Daniel Lee LEWIS, Petitioner-Appellant, v. D.A. MAYLE, Respondent-Appellee.
This case involves a murder that only one of two people could have committed: the appellant, Daniel Lee Lewis, or his nephew, Steven Berg. Lewis was convicted of second degree murder and sentenced to an aggregate term of 95 years to life. Berg served as the primary witness for the prosecution. Despite the antagonistic positions of the two men, Lewis was represented at trial by a lawyer who had represented Berg on another matter immediately prior to undertaking Lewis' defense.
Lewis contends that this successive representation presented a conflict of interest that adversely affected his defense. The California Court of Appeal rejected Lewis' conflict of interest claim and affirmed the judgment. The U.S. District Court for the Eastern District of California denied his federal habeas petition. We have jurisdiction under 28 U.S.C. §§ 1291 and 2253. We both reverse and remand with directions to grant the habeas petition.
I. Factual and Procedural Background
A. Evidence Relating to the Crime
Kurtis Mitchell was killed by a shotgun blast in El Dorado County, California, on June 22, 1996. A few days before the shooting, Lewis and Tori Grimm, Lewis' employee and close friend, found Mitchell at Lewis' house. Mitchell claimed to be retrieving some belongings that he had stored there. He took a rifle that he thought belonged to his girlfriend, but that actually belonged to Lewis' wife. Mitchell accused Grimm of wearing Mitchell's clothes, and a fight ensued between Mitchell, on one side, and Lewis and Grimm, on the other. Lewis ordered Mitchell off his property. Shortly thereafter, Mitchell called Lewis and said, “You're all dead.”
On June 21, Lewis reported the fight and theft of the rifle to the Sheriff's Department. Lewis also called his landlord and friend, Frank Vilt, who had worked as a U.S. marshal, to mediate the dispute with Mitchell, to alert police to Mitchell's possession of the rifle, and to prepare a restraining order to keep Mitchell away from Lewis' family. Lewis' wife and children moved into a hotel.
Berg, Lewis' nephew, learned about Mitchell's theft and threats the next day at Lewis' house. Although Lewis had told Berg that Mitchell's threat was against the entire family, including Berg, Berg testified later that he did not feel threatened by Mitchell because they were friends. However, later in the afternoon, Berg borrowed a shotgun and shells from his neighbor and told him that there were “some problems up on the mountain” and that he did not “want to walk into a situation where [he] would be caught with [his] pants down.” Berg recovered the rifle that Mitchell had taken, which had been retrieved by a third person from Mitchell earlier that day.
Several witnesses testified at trial that Lewis was very upset over Mitchell's theft and threats. Berg testified that he saw Lewis with a sawed-off, double-barrel shotgun, and that Lewis spoke of settling matters with Mitchell.1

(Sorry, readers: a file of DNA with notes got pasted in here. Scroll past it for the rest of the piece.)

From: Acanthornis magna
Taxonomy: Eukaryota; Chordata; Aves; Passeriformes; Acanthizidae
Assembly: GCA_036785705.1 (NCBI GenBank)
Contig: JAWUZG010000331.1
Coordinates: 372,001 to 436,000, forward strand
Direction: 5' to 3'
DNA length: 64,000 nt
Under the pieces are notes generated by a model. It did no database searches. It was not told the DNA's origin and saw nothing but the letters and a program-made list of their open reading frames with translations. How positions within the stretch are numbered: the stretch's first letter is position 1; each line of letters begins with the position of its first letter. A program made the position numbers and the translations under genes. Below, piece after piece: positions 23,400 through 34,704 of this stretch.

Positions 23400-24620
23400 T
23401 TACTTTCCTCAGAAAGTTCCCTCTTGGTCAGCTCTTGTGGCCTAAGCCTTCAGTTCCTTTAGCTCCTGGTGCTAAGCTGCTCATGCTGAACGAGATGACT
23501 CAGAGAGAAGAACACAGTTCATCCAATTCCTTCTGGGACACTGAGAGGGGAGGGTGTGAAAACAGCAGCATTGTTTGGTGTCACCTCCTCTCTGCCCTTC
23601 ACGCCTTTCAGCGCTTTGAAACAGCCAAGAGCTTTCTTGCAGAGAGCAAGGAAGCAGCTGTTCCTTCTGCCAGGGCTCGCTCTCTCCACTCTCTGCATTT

Berg claimed that he proceeded to Mitchell's barn, where Mitchell lived, and warned him that Lewis was on his way. Berg then went inside the barn to smoke methamphetamine. Berg testified that through the barn door, he saw Lewis arrive and argue with Mitchell. He claimed that Lewis pointed his gun at Mitchell and said, “You disrespected my family ․ it's time to pay,” and then fired. Berg's face and clothing were spattered with blood and tissue. Lewis then ran off.
Berg and his girlfriend drove to Berg's home. En route, one of them tossed Berg's spattered T-shirt out of the car. Berg showered when he got home, cleaned his remaining clothes, and cleaned the shotgun and shells that he had borrowed from his neighbor. He later threw away his bloody tennis shoes and cleaned his car, which was also spattered, at a car wash. The next day, Berg returned the gun and contacted the sheriff's department about the murder.
Evidence presented at trial showed that Mitchell was found dead just outside the barn door, and that considerable blood and tissue spatter were found in the barn. Experts testified that heavy spatter could be expected on someone in back of, or to the side of, Mitchell, and that the forensic evidence did not contradict Berg's account of the position of the three individuals. The shotgun that Berg alleged he had earlier seen on Lewis was never found. The shotgun pellets recovered from Mitchell and the murder scene also did not match the shells that Berg had obtained from his neighbor.
Lewis' half-brother testified that Berg had told him that Lewis was not present when Mitchell was killed, and that Berg said the gun went off when Mitchell attempted to grab the gun out of his hand.
B. Evidence Relating to the Alleged Conflict
From late 1995 through mid-1996, attorney David Weiner represented Berg on a felony charge of driving under the influence of alcohol (DUI) in Sacramento County. In July 1996, Weiner withdrew from representing Berg in order to defend Lewis on charges of murder in El Dorado County. In December 1996, after Berg had pled no contest to DUI, and admitted several prior DUI convictions, he was placed on probation for the offense.
Weiner stated later, during a hearing on a motion for a new trial, that Lewis' family had approached him to represent Lewis. Berg offered to pay part of Weiner's fee, and family members asked Berg to sell his car in order to contribute to Lewis' defense.
In August 1996, Lewis and Berg signed nearly identical waivers of any conflict of interest. Lewis' waiver provided:
NOTICE IS HEREBY GIVEN that pursuant to Rules of Professional Conduct, Rule 3-300, California Rules of Court (1996), you are advised as follows: